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For-profit long-term care homes receiving bulk of new bed licenses, report finds

Posted: December 1, 2021

(November 30, 2021)

By: Leah Gerber, Toronto Star

Jim Stewart, Co-Chair of the Waterloo Region Health Coalition, advocates for better nursing homes and for Ontario to ban for-profit nursing homes during a rally at Waterloo Town Square.

WATERLOO REGION — Jim Stewart is infuriated at the treatment of elders in Ontario and how the province plans to provide elder care for the next generation.

“We are at a critical crossroads in long-term care, and I’m outraged actually at what is happening,” said Stewart, chair of the Waterloo Region Health Coalition. “What’s really infuriating me is the fact that the worst performers during the pandemic, the for-profit long-term care chains, are getting the bulk of the funding.”

The Ontario Health Coalition has just completed a new report outlining their evaluation of the province’s bed allocation plan for long-term care.

The province is in the process of awarding 30-year capital funding deals and operational licenses for 30,000 new long-term care beds, and upgrading thousands more outdated long-term care beds.

For-profit, non-profit and municipal-run organizations providing long-term care can apply for the bed allocations.

The Ontario Health Coalition found the majority of the bed licenses in progress, over 16,000, are being awarded to for-profit homes. They found almost 14,000 of the in-progress beds are going to non-profit and municipal homes.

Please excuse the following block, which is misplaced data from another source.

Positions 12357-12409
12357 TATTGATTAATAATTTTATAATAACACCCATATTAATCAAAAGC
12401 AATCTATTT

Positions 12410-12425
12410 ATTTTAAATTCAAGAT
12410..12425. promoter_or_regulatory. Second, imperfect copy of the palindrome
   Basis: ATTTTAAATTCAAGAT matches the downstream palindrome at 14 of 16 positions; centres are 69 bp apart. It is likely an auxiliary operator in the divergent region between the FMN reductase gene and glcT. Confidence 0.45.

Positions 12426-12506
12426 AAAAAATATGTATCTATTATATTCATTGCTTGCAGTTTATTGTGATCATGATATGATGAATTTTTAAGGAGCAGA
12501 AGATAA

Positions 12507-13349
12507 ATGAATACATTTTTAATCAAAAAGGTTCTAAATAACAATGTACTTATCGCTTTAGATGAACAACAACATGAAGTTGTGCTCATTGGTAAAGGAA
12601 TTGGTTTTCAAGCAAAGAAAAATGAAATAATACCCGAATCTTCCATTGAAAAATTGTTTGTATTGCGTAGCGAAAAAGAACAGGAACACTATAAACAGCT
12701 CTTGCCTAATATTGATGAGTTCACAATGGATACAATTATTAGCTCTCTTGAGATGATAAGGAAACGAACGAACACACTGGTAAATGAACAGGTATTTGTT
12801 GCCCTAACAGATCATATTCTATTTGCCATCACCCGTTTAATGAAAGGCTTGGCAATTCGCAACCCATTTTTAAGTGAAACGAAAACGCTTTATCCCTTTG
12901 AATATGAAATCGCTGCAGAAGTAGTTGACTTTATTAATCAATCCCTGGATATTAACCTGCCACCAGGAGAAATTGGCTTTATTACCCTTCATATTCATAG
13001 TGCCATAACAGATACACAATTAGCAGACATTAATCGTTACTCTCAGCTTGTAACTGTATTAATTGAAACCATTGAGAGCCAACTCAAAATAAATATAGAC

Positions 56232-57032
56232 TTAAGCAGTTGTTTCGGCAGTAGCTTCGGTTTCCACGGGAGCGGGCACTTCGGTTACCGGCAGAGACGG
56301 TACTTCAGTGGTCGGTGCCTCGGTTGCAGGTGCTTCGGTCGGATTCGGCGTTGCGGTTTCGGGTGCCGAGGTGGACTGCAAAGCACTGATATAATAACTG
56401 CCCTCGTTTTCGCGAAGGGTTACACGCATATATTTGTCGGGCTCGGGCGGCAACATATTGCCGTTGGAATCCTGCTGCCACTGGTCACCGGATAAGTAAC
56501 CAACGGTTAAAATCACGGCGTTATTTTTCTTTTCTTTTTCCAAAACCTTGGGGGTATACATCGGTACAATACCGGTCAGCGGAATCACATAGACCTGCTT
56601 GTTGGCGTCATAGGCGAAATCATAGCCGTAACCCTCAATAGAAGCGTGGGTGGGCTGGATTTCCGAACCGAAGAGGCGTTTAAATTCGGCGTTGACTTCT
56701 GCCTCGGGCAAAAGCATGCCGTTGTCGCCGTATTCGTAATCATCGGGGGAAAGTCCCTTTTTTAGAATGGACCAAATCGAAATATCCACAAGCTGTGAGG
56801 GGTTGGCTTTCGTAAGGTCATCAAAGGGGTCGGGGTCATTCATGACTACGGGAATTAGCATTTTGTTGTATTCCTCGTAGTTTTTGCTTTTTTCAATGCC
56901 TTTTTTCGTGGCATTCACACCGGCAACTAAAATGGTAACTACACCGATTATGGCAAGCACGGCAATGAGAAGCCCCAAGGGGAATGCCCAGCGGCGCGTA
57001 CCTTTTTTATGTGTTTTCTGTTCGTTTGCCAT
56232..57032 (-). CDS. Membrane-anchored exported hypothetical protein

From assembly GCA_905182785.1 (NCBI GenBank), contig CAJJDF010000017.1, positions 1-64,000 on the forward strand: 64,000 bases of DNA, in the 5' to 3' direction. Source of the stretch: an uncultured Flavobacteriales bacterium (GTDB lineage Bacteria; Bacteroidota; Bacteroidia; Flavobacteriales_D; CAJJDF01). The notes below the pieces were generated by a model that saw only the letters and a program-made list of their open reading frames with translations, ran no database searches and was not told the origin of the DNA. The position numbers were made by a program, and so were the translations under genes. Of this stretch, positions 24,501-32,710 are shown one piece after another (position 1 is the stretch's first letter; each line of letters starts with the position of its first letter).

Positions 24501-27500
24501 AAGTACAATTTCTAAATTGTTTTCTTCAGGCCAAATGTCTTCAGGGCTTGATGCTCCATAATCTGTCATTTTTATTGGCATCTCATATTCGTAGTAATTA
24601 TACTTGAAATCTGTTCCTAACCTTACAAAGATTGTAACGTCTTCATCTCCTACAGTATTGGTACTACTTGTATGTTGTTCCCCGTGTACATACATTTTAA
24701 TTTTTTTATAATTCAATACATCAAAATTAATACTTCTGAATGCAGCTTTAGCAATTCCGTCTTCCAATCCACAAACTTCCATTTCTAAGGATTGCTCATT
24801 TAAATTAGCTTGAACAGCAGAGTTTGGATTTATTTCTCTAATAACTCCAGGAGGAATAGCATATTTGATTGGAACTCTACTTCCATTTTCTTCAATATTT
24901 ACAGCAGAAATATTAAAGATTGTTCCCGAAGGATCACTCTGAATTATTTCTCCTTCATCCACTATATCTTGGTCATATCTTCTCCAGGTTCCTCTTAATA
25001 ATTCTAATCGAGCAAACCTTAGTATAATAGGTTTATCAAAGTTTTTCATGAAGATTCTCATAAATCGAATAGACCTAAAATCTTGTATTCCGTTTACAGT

For-profit long-term care homes have had the worst track record during the pandemic, said Stewart during a virtual press release.

The Ontario Health Coalition report says the pandemic illuminated issues of systemic negligence in for-profit long-term care that had been growing for years.

The province’s overview on long-term care states that “by law, long-term care homes must provide residents safe, consistent, high-quality, and resident-centred care,” and that the Ministry of Health regulates and inspects all long-term care homes.

The Canadian military outlined terrible conditions in five of the hardest-hit long-term care facilities where they were sent to help during the pandemic.

For example, at one private long-term care facility in Etobicoke, the military report detailed that a catheter had been reused after it had been pulled out and laid on the floor for an indeterminate amount of time.

Other findings at the same facility included inadequate dosing intervals of medications during palliative care and bad hygiene practices; the report stated the task force found nearly a dozen bleeding fungal infections on male residents’ genitals because of improper cleaning during peri-catheterization care.

Last year, for-profit long-term care homes averaged 7.3 deaths per 100 registered beds during the pandemic, according to the Toronto Star. Non-profit homes averaged 3.8 deaths per 100 residents and municipal homes averaged 1.5.

On the overview of the application for long-term care bed funding, the province states that new and upgraded beds will “help reduce wait-lists, ease hospital capacity pressures and ensure every resident can experience the best possible quality of life, supported by safe, high-quality care.”

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